It sounds like something dreamed up by a television producer in the 1950s: Valor, the Tiny Sheriff Horse. Along with her trainer, Victoria Netanel, and the other miniature therapy horses in Netanel's care, Valor is an official volunteer with the Los Angeles County Sheriff's Department, on call at all times to help with official police work.
Still not a year old, Valor has been trained since birth to be calm in all situations, not to react to loud noises or to being unexpectedly touched by small hands. She's trained to go to the bathroom on command — and never indoors — to get on and off elevators, and to be mindful of medical equipment so she can work in hospitals.
Much of Valor's work is at the Westwood VA, where she visits the psychiatric lockdown ward, oncology department and intensive care unit, providing small-horse comfort to veterans. They speak to Valor, and tell her things they wouldn't tell their therapists. It's hard not to trust such a sweet face.
It would be easy to see Valor as a fuzzy mascot, a cute gimmick for the Sheriff's Department to use in order to get some sweet PR. But Lt. Jennifer Seetoo originally came up with the idea of partnering with trainer Netanel and her herd of miniature horses at Gentle Carousel Mini Therapy Horses because she knew that kids and cops have a serious communication problem.
“The first time a child comes into contact with a police officer, it's almost never good,” Seetoo says. “Even if we're there to help, that means some kind of trauma has occurred. More often than not, we're giving their parents a traffic ticket or, worse, arresting a parent. Kids have no reason to associate us with anything good. There aren't even any good-cop TV shows appropriate for kids these days.”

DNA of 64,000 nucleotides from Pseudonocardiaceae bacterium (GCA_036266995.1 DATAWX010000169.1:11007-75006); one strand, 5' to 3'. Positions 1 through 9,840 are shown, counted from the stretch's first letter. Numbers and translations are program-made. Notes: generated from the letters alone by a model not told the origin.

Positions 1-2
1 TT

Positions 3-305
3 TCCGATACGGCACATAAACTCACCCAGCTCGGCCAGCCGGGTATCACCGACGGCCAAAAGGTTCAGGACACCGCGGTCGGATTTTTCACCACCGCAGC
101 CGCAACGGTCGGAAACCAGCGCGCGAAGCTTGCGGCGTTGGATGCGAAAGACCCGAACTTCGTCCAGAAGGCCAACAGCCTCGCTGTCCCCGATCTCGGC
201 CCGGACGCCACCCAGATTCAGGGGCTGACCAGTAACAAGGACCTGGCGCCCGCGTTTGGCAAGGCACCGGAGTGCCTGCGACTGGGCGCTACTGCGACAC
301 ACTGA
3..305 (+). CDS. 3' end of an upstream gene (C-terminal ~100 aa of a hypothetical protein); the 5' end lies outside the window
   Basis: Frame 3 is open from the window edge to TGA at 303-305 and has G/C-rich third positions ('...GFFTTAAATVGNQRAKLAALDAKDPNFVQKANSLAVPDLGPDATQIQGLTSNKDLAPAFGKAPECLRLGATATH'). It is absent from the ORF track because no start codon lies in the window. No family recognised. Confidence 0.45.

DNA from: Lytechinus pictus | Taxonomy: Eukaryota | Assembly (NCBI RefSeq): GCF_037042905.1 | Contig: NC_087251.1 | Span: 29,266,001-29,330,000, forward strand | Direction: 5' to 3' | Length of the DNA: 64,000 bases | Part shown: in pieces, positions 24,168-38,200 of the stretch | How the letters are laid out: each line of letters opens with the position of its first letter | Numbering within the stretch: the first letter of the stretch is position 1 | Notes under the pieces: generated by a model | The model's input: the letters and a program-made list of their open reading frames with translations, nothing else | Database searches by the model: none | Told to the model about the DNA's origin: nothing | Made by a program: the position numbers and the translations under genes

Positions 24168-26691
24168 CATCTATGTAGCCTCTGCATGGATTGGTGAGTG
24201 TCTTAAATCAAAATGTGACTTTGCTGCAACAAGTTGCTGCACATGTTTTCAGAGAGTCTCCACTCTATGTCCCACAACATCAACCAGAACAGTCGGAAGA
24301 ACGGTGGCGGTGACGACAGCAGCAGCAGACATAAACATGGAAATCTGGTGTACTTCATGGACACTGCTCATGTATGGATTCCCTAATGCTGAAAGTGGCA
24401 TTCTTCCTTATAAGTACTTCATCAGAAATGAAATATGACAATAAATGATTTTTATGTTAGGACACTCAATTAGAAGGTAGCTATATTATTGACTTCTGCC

Valor and her compatriots are meant to help with that. They accompany Sheriff's officers to events at libraries and schools in order to soften the officers' image. In other words: sweet PR.
But there's a far more sobering need as well. “Oftentimes, we at the Sheriff's Department are the ones removing a child from their home, if there's been an accusation of abuse, or drug use, or if a parent has been arrested,” Seetoo says. The children might spend hours at the Sheriff's facility, a police station not set up to accommodate kids. “It can take a while for a relative or Family Services to get to us, especially in the middle of the night, when many of these situations arise.”
That's where Valor's real work begins, whether helping troubled or critically ill vets or vulnerable children. Netanel and her horses are on call, and will come to the Sheriff's station at any time of the day or night in order to play with and comfort a kid who is likely scared and alone and might not be willing to talk to an officer. Not many people, big or small, can resist a friendly, fluffy, tiny horse.
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